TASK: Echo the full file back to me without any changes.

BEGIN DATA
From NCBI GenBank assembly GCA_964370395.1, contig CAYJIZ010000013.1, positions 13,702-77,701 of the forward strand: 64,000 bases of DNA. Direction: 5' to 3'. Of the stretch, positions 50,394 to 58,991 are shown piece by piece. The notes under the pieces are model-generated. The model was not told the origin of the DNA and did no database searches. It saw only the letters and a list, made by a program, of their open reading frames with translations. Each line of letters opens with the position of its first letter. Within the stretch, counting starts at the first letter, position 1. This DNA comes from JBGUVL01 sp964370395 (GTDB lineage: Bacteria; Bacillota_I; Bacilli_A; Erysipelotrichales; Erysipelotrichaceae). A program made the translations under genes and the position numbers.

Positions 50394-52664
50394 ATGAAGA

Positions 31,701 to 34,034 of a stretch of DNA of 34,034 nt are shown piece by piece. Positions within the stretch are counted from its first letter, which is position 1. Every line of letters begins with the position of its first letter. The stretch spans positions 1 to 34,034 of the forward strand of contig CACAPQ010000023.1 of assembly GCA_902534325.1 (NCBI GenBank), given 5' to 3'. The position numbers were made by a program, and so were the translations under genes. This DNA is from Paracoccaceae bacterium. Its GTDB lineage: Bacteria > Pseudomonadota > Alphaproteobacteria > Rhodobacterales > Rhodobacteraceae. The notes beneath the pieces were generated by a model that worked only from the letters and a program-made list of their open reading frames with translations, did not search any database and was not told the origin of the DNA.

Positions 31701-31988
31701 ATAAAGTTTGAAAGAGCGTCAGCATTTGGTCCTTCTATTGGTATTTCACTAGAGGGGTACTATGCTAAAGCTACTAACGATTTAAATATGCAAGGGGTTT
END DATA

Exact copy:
From NCBI GenBank assembly GCA_964370395.1, contig CAYJIZ010000013.1, positions 13,702-77,701 of the forward strand: 64,000 bases of DNA. Direction: 5' to 3'. Of the stretch, positions 50,394 to 58,991 are shown piece by piece. The notes under the pieces are model-generated. The model was not told the origin of the DNA and did no database searches. It saw only the letters and a list, made by a program, of their open reading frames with translations. Each line of letters opens with the position of its first letter. Within the stretch, counting starts at the first letter, position 1. This DNA comes from JBGUVL01 sp964370395 (GTDB lineage: Bacteria; Bacillota_I; Bacilli_A; Erysipelotrichales; Erysipelotrichaceae). A program made the translations under genes and the position numbers.

Positions 50394-52664
50394 ATGAAGA

Positions 31,701 to 34,034 of a stretch of DNA of 34,034 nt are shown piece by piece. Positions within the stretch are counted from its first letter, which is position 1. Every line of letters begins with the position of its first letter. The stretch spans positions 1 to 34,034 of the forward strand of contig CACAPQ010000023.1 of assembly GCA_902534325.1 (NCBI GenBank), given 5' to 3'. The position numbers were made by a program, and so were the translations under genes. This DNA is from Paracoccaceae bacterium. Its GTDB lineage: Bacteria > Pseudomonadota > Alphaproteobacteria > Rhodobacterales > Rhodobacteraceae. The notes beneath the pieces were generated by a model that worked only from the letters and a program-made list of their open reading frames with translations, did not search any database and was not told the origin of the DNA.

Positions 31701-31988
31701 ATAAAGTTTGAAAGAGCGTCAGCATTTGGTCCTTCTATTGGTATTTCACTAGAGGGGTACTATGCTAAAGCTACTAACGATTTAAATATGCAAGGGGTTT